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The Official Boycott List of the AFL-CIO

Where are the Jobs, Mr. President?

By Robert Martinez, Jr.

Working people were promised the world in 2016. Candidate Trump boastfully proclaimed that, if elected, “you won’t lose one plant. You’ll have plants coming into this country. You’re going to have jobs again… I promise you.”

Robert Martinez, Jr., International President, IAMAW

Here in the Machinists Union, especially among our members in the aerospace, defense and manufacturing industries, promises to stop decades of offshoring and outsourcing were at least worth listening to. As an aircraft assembler by trade who has seen critical defense jobs from my plant move to Mexico, I know the toll that job loss takes on families and communities.

So when a business man with a brash attitude told the nation that he would put working people first, many of our members took Trump for his word. Four years later, it’s time to take a look at the president’s record.

Thousands of good manufacturing jobs have been cut and hundreds of plants closed, even before the COVID-19 pandemic.

Failed to deliver a fair trade deal with China or Mexico that would benefit workers instead of Wall Street.

A massive corporate tax giveaway that ended up in the pockets of CEOs, but not for worker wages and benefits.

Attacked Social Security and Medicare by proposing to cut payroll taxes, putting both programs in jeopardy.

Eliminated health insurance for 27 million Americans, despite promising to provide healthcare for everybody.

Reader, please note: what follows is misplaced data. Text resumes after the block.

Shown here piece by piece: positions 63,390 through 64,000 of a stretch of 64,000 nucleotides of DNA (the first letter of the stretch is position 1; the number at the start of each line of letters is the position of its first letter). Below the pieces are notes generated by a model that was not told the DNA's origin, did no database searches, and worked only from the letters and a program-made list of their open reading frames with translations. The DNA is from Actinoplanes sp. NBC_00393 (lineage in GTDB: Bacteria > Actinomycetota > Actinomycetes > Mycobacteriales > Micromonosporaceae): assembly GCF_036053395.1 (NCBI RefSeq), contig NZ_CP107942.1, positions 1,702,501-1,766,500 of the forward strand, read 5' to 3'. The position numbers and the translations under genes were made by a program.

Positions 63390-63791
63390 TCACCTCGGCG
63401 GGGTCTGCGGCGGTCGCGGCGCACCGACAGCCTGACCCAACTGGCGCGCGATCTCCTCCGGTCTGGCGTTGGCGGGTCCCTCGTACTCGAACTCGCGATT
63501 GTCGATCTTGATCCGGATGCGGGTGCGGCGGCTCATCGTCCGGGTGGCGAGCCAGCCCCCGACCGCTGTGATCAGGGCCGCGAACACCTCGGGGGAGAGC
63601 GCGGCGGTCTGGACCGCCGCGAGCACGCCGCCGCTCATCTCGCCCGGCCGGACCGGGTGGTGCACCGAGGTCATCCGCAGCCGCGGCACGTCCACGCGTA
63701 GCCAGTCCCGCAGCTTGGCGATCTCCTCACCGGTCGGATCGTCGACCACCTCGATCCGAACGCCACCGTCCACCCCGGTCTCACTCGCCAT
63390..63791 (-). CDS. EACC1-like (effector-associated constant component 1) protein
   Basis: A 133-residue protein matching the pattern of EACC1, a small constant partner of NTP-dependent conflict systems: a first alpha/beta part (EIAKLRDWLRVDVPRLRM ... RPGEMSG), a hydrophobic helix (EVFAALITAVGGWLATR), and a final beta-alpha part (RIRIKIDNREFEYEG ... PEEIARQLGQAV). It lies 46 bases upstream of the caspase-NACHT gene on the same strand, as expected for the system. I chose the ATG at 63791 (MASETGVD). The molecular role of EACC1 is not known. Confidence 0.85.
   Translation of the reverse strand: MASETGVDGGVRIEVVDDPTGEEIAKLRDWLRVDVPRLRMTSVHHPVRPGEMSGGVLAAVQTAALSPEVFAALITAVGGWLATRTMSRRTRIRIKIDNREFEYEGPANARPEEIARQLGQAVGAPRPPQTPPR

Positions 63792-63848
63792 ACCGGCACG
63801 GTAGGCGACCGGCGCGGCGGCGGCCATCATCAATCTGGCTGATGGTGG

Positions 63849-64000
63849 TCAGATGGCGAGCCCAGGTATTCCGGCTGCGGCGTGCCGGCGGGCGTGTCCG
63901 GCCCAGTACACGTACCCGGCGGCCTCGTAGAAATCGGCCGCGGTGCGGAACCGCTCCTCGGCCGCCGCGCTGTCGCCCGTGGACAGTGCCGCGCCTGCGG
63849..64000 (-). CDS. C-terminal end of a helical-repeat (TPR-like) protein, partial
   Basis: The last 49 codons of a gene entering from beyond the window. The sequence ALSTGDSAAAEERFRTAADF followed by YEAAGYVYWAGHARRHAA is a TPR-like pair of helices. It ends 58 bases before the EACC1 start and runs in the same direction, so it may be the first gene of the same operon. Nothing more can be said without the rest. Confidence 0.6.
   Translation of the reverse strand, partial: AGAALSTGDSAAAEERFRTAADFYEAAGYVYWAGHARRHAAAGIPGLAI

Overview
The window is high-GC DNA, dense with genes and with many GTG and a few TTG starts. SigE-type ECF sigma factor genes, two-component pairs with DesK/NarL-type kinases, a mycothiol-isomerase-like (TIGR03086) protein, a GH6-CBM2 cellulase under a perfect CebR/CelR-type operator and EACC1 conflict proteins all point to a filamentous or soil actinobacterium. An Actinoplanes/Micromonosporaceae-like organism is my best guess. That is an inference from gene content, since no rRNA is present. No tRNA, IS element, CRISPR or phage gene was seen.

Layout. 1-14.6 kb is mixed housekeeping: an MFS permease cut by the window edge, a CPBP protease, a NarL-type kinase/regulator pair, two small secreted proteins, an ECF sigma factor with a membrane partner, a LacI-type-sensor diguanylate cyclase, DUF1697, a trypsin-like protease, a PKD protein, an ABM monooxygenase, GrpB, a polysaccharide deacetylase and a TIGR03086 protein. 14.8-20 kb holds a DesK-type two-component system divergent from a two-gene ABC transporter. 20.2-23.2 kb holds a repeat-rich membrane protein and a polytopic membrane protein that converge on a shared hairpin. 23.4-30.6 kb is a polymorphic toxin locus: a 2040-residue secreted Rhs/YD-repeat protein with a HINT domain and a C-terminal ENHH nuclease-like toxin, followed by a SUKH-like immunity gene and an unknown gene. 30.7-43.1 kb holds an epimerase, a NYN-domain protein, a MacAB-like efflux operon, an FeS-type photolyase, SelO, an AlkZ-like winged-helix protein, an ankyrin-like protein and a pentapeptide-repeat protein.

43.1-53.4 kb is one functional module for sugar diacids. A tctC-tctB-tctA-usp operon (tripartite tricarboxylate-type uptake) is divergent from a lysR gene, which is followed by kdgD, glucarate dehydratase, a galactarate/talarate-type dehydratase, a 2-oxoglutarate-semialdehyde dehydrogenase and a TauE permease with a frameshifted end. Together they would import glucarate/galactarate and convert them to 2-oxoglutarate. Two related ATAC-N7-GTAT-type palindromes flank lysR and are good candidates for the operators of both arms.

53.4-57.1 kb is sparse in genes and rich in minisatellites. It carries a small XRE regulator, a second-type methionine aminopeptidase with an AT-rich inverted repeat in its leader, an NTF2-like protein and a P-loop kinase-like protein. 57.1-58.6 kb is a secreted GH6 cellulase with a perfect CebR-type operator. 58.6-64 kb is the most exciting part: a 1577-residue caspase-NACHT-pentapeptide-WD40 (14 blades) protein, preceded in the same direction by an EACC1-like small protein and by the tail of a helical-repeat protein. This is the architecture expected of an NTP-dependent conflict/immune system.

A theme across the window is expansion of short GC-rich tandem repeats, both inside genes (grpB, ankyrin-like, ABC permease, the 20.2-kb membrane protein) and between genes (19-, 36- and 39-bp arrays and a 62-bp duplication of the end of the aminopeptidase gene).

President Trump’s record of broken promises and failed economic policies have directly affected our members. Since 2016, well before the ravages of COVID-19, more than 50 IAM-represented facilities have shut down, throwing thousands of IAM members out of work.

In almost every instance, our union sent a letter to the president asking for the White House’s assistance in saving these jobs and communities. The response? Not a word from this president.

Trump didn’t lift a finger to help us save thousands of U.S. jobs at Harley Davidson in Missouri, Electrolux in Minnesota, Siemens in Iowa or Schneider Electric in Indiana—just to name a few. His inattention and inaction speaks volumes about his real priorities. It has become clear that working people simply do not matter to this president, unless we are serving as a prop for a photo-op.

When this president took office, I said I would call balls and strikes with this administration. Between the fumbled response to coronavirus pandemic, the job loss that rivals the Great Depression and the daily rhetoric that serves only to divide working people—this president has struck out with the Machinists Union.

Our membership made that clear when the IAM held the American labor movement’s first-ever rank-and-file vote for a presidential endorsement. This March, every IAM member was given a say in who our great union endorsed for president of the United States. The result was clear—we need change in the White House.

We need a president who will build an economy that works for working people, not just those at the top. We need a country where working people have a real shot to prosper and where hard work will allow them to achieve the American Dream. For our union, that means electing Joe Biden, Kamala Harris and candidates up and down the ballot who will fight for working people, instead of offering empty rhetoric.

The IAM is mobilized at every level to turn this country around, and restore real leadership to the White House and the halls of Congress. We are rolling up our sleeves and doing the work of putting this nation back on track.

We are phone banking, knocking doors, distributing literature and making sure that all of our members are registered to vote—and, most importantly, making sure they do vote. Together, with the labor movement united, we can win this November and end this national nightmare.

But time is of the essence. Our future and the future of our children and grandchildren depend on our action now.

Let’s get to work, Sisters and Brothers.■